Living As a Gestational Trophoblastic Disease Survivor

Completing treatment can be both stressful and exciting. You may be relieved to finish treatment, but find it hard not to worry about a tumor coming back. (When a tumor comes back after treatment, it is called recurrence.) This is a very common concern in people who have had either a benign or malignant tumor. It is a very real concern for some women with gestational trophoblastic disease (GTD). The risk of GTD returning is very small for molar pregnancies and low-risk GTD, but might be as high as 10% to 15% in women with high-risk GTD. For this reason, follow-up is very important.

It may take a while before your fears lessen. But it may help to know that many women with GTD have learned to live with this uncertainty and are leading full lives. See Understanding Recurrence for more on this.

Follow-up care

When treatment ends, your doctors will still want to watch you closely. It is very important to go to all of your follow-up appointments. Depending on the type of GTD you have, your doctor may recommend that you have a physical exam about every 3 to 6 months for the first year, then about every 6 months. Depending on your situation, you may need to have certain tests or procedures, such as imaging tests, from time to time. During these visits, your doctors will ask questions about any problems you may have and may do exams and lab tests or x-rays and scans . Remember that treatment for GTD can have side effects. Some may last for a few weeks to months, but others can last the rest of your life. This is the time for you to talk to your cancer care team about any changes or problems you notice and any questions or concerns you have.

Ask your doctor for a survivorship plan

Talk with your doctor about developing your survivorship plan. This plan might include:

  • A suggested schedule for follow-up exams and tests
  • A schedule for other tests you might need in the future, or tests to look for long-term health effects from your condition or its treatment
  • A list of possible late- or long-term side effects from your treatment, including what to watch for and when you should contact your doctor
  • Diet and physical activity suggestions
  • Reminders to keep your appointments with your primary care provider (PCP), who will monitor your general health care 

The most basic follow-up test imeasures levels of HCG (human chorionic gonadotropin ) in your blood. Rising HCG levels may indicate that the disease is growing again in the uterus (if hysterectomy was not done) or that it has spread to another location and is growing there. Different treatment centers follow different schedules.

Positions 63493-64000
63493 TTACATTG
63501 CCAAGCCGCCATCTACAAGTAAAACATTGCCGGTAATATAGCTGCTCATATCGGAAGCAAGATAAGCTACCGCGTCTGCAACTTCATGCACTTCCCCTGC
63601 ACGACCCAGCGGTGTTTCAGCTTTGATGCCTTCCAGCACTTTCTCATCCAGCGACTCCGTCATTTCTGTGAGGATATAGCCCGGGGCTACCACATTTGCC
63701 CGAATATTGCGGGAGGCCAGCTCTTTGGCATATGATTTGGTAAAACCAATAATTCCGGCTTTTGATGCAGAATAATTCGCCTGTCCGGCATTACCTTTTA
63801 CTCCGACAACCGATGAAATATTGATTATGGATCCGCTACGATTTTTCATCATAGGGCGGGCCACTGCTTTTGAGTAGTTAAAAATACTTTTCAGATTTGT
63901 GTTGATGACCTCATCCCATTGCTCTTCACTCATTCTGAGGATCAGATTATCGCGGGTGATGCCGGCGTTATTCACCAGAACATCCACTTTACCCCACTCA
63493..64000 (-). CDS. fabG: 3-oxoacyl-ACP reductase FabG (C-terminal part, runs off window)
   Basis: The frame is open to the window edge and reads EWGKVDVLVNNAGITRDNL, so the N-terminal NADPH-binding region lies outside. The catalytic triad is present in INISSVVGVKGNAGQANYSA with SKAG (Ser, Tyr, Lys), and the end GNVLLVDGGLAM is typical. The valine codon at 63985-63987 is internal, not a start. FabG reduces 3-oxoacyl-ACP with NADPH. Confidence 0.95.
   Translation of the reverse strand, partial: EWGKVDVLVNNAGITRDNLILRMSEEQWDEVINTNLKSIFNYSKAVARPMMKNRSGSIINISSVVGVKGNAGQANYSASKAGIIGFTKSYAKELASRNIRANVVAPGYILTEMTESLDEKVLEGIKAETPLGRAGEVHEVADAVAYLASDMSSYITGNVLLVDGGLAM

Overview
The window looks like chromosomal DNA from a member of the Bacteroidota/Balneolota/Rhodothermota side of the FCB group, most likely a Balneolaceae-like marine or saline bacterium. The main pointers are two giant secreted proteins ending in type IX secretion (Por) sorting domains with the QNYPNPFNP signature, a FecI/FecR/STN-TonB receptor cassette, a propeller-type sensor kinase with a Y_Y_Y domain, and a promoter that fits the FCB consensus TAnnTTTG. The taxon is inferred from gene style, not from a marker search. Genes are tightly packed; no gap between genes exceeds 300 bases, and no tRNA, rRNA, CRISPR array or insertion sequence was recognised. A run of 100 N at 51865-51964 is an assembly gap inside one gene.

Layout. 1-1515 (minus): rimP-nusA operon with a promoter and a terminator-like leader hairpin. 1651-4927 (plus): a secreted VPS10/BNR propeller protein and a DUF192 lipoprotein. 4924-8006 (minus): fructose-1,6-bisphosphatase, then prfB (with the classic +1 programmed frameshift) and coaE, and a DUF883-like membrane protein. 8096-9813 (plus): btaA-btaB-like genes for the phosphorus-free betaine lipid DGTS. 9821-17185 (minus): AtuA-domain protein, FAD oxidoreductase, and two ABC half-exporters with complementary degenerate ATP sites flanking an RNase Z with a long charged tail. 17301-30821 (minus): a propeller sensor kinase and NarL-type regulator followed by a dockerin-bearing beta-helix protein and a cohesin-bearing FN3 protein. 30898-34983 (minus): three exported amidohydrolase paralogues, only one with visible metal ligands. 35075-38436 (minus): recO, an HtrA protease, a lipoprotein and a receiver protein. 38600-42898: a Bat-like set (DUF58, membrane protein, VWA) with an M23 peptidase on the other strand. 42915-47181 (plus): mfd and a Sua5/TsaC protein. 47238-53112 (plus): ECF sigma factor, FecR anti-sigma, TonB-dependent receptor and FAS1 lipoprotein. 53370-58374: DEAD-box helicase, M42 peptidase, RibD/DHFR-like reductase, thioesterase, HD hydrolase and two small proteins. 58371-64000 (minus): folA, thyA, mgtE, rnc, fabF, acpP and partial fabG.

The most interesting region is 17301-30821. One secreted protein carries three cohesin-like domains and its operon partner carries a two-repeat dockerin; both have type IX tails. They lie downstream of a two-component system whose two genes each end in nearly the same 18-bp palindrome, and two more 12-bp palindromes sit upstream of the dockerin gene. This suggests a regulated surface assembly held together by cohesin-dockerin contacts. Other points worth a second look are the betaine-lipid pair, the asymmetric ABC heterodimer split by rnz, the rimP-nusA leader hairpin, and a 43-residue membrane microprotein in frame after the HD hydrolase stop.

• For molar pregnancies, blood HCG levels are usually taken weekly until the results are normal for at least 3 consecutive weeks, then monthly for at least the next 6 months.
  • For other forms of GTD, the follow-up period may be extended to a year or 2 following treatment for those who have metastatic GTD with risk factors.
  • If you had a placental site trophoblastic tumor, HCG levels aren’t helpful, and levels of human placental lactogen (hPL) will be measured instead.

If a tumor does recur, it will most likely be detected with blood HCG tests before it causes any symptoms. Still, if you notice any new symptoms you should report them right away so that the cause can be determined and treated, if needed.

If GTD does come back, in most cases it can be treated successfully. For more information on treating recurrent GTD, see Treatment of Gestational Trophoblastic Disease by Type and Stage.

Avoiding pregnancy during follow-up

If you did not have your uterus removed (a hysterectomy), it is important to avoid getting pregnant during the follow-up period. Talk with your doctor about how long this should last and whether oral contraceptives (birth control pills) or a barrier method of birth control (such as a diaphragm or condoms) might be best for you. Most doctors advise against using intrauterine devices (IUDs), as they might increase the risk of bleeding, infection, or puncturing of the uterine wall if tumor is still present.

Later pregnancies